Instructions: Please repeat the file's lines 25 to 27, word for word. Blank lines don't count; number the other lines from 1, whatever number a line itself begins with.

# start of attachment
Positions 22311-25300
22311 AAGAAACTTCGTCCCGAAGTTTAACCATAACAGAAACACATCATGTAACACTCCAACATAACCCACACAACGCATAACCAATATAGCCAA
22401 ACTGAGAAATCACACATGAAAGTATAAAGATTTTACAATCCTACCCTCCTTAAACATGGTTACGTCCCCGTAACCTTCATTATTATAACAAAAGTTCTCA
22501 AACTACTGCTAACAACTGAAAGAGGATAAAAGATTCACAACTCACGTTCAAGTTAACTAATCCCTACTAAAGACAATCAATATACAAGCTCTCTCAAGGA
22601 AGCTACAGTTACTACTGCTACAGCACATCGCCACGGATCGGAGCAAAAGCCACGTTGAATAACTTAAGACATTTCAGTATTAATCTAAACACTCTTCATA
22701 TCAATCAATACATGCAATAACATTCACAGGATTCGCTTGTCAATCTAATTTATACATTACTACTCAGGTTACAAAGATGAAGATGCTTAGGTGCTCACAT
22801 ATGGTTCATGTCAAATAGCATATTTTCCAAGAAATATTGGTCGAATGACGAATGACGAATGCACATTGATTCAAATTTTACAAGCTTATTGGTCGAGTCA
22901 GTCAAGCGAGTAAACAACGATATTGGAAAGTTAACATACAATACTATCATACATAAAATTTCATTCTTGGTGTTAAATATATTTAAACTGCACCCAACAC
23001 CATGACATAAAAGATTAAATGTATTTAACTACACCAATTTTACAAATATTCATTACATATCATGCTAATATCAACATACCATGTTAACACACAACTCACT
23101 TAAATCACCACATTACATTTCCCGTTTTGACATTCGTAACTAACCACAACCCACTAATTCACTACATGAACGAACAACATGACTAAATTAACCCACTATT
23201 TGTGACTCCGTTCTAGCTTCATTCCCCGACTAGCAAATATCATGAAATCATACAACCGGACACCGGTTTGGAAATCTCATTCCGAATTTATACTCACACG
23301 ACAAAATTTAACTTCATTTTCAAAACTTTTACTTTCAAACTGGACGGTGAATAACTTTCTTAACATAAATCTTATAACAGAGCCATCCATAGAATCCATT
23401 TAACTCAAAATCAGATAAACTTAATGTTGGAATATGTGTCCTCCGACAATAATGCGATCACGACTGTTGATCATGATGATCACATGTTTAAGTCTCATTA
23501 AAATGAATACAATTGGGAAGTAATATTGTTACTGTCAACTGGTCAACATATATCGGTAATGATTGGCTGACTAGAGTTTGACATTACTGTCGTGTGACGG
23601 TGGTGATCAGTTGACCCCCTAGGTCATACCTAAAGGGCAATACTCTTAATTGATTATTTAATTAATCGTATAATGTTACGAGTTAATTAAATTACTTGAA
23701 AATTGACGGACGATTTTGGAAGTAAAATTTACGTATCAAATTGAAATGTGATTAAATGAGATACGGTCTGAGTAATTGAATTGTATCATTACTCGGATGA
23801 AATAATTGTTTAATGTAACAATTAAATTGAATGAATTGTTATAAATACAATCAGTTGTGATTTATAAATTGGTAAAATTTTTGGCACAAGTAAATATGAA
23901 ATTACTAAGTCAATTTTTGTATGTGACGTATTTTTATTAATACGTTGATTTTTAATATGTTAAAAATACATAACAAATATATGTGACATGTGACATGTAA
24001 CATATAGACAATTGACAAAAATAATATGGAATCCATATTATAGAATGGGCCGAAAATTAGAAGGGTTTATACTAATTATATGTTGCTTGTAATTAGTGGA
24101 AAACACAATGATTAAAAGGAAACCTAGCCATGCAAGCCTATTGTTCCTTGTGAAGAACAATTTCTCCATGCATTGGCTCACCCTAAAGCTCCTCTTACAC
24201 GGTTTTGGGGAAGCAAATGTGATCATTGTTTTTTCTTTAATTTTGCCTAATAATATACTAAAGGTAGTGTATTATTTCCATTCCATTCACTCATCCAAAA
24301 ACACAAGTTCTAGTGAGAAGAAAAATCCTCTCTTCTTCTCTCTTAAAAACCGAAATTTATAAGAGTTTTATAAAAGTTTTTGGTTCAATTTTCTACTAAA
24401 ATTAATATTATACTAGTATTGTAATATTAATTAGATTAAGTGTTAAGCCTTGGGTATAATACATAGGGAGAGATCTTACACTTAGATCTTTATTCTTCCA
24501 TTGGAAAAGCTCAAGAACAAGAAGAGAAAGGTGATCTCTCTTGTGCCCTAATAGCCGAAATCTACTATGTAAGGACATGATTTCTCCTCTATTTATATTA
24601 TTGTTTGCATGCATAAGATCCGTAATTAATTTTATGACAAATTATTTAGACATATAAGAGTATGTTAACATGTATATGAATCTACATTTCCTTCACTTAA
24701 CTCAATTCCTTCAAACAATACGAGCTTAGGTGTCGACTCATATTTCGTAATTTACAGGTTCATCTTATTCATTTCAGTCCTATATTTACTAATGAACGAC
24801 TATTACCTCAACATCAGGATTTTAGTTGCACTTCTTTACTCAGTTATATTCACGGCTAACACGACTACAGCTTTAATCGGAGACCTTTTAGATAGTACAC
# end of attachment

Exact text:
24601 TTGTTTGCATGCATAAGATCCGTAATTAATTTTATGACAAATTATTTAGACATATAAGAGTATGTTAACATGTATATGAATCTACATTTCCTTCACTTAA
24701 CTCAATTCCTTCAAACAATACGAGCTTAGGTGTCGACTCATATTTCGTAATTTACAGGTTCATCTTATTCATTTCAGTCCTATATTTACTAATGAACGAC
24801 TATTACCTCAACATCAGGATTTTAGTTGCACTTCTTTACTCAGTTATATTCACGGCTAACACGACTACAGCTTTAATCGGAGACCTTTTAGATAGTACAC